Mary Grey MacDonald 1923 - 2014
Mary MacDonald passed away on November 29, 2014 following a brief illness related to heart failure. During the last weeks of her life, family members cared for her 24 hours a day with the guidance and assistance of Sutter Hospice. After a restful night, she passed away peacefully in the morning surrounded by family members and love. Mary was born Mary Catherine Grey in New Orleans, LA in July 1923 to Fredrick William Grey and Harriet Moisant Grey. Mary was raised in a classic "Shotgun" style house built behind the 1787 Destrehan Plantation "Manor House," which is several miles up the Mississippi River from New Orleans. At that time, the Pan American Oil Company (later Standard Oil) had an oil refinery on the Destrehan plantation grounds, and Mary's father was the refinery manager. It was an idyllic country life, where young Mary could climb the century-old oak tree in front of the manor house with friends, play with her dog Mickey, and ride her Shetland pony. Mary attended schools in Destrehan and New Orleans, graduating high school from the Louise S. McGehee School for Girls in 1941. She subsequently enrolled as an art major in the H. Sophie Newcomb Memorial College, which at that time was a distinct college for women within Tulane University. In the summer of 1942, while vacationing at a family friend's beach cottage in Pensacola, FL, she happened to meet a dashing young Naval Aviator named Archibald MacDonald who was serving as a flight instructor at the Pensacola Naval Air Station. They were married the following February, at a small chapel on the Navy base. They exited the chapel with Arch's Navy colleagues lining the walkway on two sides and creating a "tunnel" of crossed sabers. Mary lived in Pensacola during Arch's first deployment to the South Pacific Theater. After his return, they moved to Houston where Arch trained on a new aircraft type before his second deployment. This was the first of many moves in their lives while Arch served 23 years as an officer in the Navy, a career that had them move to many states and countries every two years or so. Through this nomadic period of their lives, they started and raised a family, within which Mary was the foundational rock through all the family disruptions associated with moving children to new places and enrolling them in new schools. Reflecting the formality of her English father, she miraculously managed to keep her young children properly dressed for special occasions... suits for the boys and pretty dresses that she made for their daughter. Mary even tried to implement a "manners night" at home in the early 1960s, where all were required to dress for dinner (ties for the gents, nice dresses for the ladies) and use their best table manners. However, this broke down in hardy laughter after her eldest son came to dinner one evening wearing no shirt, but with a tie tied neatly around his neck as the rules had specified. She endured the rebelliousness of each of her children as they went through that life stage, and somehow managed to make good people out of each of them. Following Arch's 1963 retirement from the Navy, the family moved from their home in Falls Church, Virginia to California, eventually settling in the Fairfield area. Arch returned to his college vocation of civil engineering and started a small company that did paving and grading. One of his contracts in 1965 entailed paving all the bike paths around the Tercero Dormitories on the UC Davis campus. In 1967, he decided to re-enter the Navy as a civilian contractor, which had him traveling to Vietnam for two years where he oversaw numerous construction projects at various military bases. With Arch again overseas, and her older children gone or leaving the nest, Mary decided to re-enter college and complete the degree interrupted by her marriage in 1943. She enrolled at UC Davis, commuting from Fairfield, and completed her BA degree in Art. Later, Mary, Arch and their youngest son Craig, moved to Japan for five years where Arch was involved in military construction projects throughout the Far East. During their 5 years in Japan, Mary developed a deep and everlasting love for Japanese art and culture. In 1976, after Arch finally retired, he and Mary and their youngest son, Craig, returned to California, settling in Davis where their son Jim lived, with his wife Judy and their two children. At the time, Jim's children were Mary's only grandchildren. Mary also took this opportunity to enroll once again in UC Davis, earning a Master's degree in Art History in 1981. Her M.A. thesis afforded an opportunity to organize and properly describe the many treasures she had collected or photographed in Japan. And with the calmness of retired life, she was finally able to fully engage in her own artistic interests which included ceramics, water colors and collages, with the latter drawing upon her vast collection of fine Japanese papers. In addition to her art work, Mary volunteered her time to a number of community organizations, including the Sutter Hospital Auxiliary and Yolo Hospice. Over the years, she donated quite a number of her art works to those organizations to support fundraising efforts. She loved the Davis community, and lived here far longer than she lived anywhere else in her life. In an open letter to her children written 15 years ago, in which she stated her desires for eventual end-of-life care, Mary noted "I have had a very good life. Not without trials and tribulations, but with the resources to withstand them. I have had a marriage that I think was as good as it gets, and five children in whom I take great pride." Mary was preceded in death by Arch, who passed away in 1992. She is survived by her son Bruce and his wife Cathie, and their children Mary and Andy; her son Jim and his wife Judy, as well as their son Sean and their daughter Carolyn Beth Baker and her husband Tim and their four children Emily, Jenna, Gizaw and Bekele Baker; her son John and his children Mindy, Archie and Kelly; her daughter Ellen Pritchett and her son Douglas; and her son Craig and his children Adrian and Graham. And of course, Mary's many friends in Davis and Japan. Respecting Mary's wishes, there will be no memorial service. Friends wishing to remember her are encouraged to make donations in her name to the Sutter Davis Hospital Auxiliary Scholarship Fund, Yolo Hospice, Sutter Hospice, or Citizens Who Care, Inc. of Yolo County.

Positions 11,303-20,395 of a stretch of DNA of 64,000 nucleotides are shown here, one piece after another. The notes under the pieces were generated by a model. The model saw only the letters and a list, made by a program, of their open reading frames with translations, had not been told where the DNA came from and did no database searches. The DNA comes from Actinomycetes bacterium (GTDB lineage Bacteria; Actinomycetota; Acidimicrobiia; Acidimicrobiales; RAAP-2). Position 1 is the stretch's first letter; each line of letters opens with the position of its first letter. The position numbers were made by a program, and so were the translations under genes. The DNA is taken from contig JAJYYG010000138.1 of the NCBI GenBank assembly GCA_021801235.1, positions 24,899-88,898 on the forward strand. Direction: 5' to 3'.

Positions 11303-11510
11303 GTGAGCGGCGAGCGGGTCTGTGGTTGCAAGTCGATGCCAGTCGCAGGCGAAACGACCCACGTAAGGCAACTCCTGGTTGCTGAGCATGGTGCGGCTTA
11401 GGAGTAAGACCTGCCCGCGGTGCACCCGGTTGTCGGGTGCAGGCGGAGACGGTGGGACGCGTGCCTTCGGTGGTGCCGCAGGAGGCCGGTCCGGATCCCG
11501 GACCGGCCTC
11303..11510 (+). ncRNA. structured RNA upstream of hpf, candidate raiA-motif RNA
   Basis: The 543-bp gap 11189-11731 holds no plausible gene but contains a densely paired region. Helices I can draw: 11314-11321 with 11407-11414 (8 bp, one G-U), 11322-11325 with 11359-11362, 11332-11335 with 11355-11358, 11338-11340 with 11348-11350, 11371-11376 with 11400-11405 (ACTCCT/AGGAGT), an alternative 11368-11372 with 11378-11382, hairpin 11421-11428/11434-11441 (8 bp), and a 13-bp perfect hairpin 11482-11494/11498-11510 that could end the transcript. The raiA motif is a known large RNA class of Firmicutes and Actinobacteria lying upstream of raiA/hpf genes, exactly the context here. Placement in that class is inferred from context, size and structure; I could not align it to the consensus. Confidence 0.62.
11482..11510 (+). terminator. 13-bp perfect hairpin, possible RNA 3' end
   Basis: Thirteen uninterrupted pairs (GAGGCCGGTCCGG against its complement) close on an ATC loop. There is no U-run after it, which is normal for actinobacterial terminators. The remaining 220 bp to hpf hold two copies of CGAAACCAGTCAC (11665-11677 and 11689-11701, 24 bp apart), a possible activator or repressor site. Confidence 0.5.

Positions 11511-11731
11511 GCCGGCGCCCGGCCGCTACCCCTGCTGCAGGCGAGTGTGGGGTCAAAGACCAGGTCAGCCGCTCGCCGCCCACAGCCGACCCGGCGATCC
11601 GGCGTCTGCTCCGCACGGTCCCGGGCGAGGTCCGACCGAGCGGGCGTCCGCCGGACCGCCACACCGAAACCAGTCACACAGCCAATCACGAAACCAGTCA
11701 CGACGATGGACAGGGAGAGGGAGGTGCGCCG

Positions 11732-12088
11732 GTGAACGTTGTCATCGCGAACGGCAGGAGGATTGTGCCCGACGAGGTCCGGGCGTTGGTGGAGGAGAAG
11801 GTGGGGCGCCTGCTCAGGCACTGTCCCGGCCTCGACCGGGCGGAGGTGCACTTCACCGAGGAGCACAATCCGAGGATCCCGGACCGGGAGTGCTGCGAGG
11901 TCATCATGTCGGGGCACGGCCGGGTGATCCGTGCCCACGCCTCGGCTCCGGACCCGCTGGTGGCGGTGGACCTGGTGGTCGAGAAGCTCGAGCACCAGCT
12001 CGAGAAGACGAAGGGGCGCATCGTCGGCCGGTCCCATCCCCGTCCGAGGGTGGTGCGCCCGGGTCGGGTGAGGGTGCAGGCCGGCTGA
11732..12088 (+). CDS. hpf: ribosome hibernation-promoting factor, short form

Citizens Who Care, Inc. of Yolo County
Sutter Davis Hospital Auxiliary Scholarship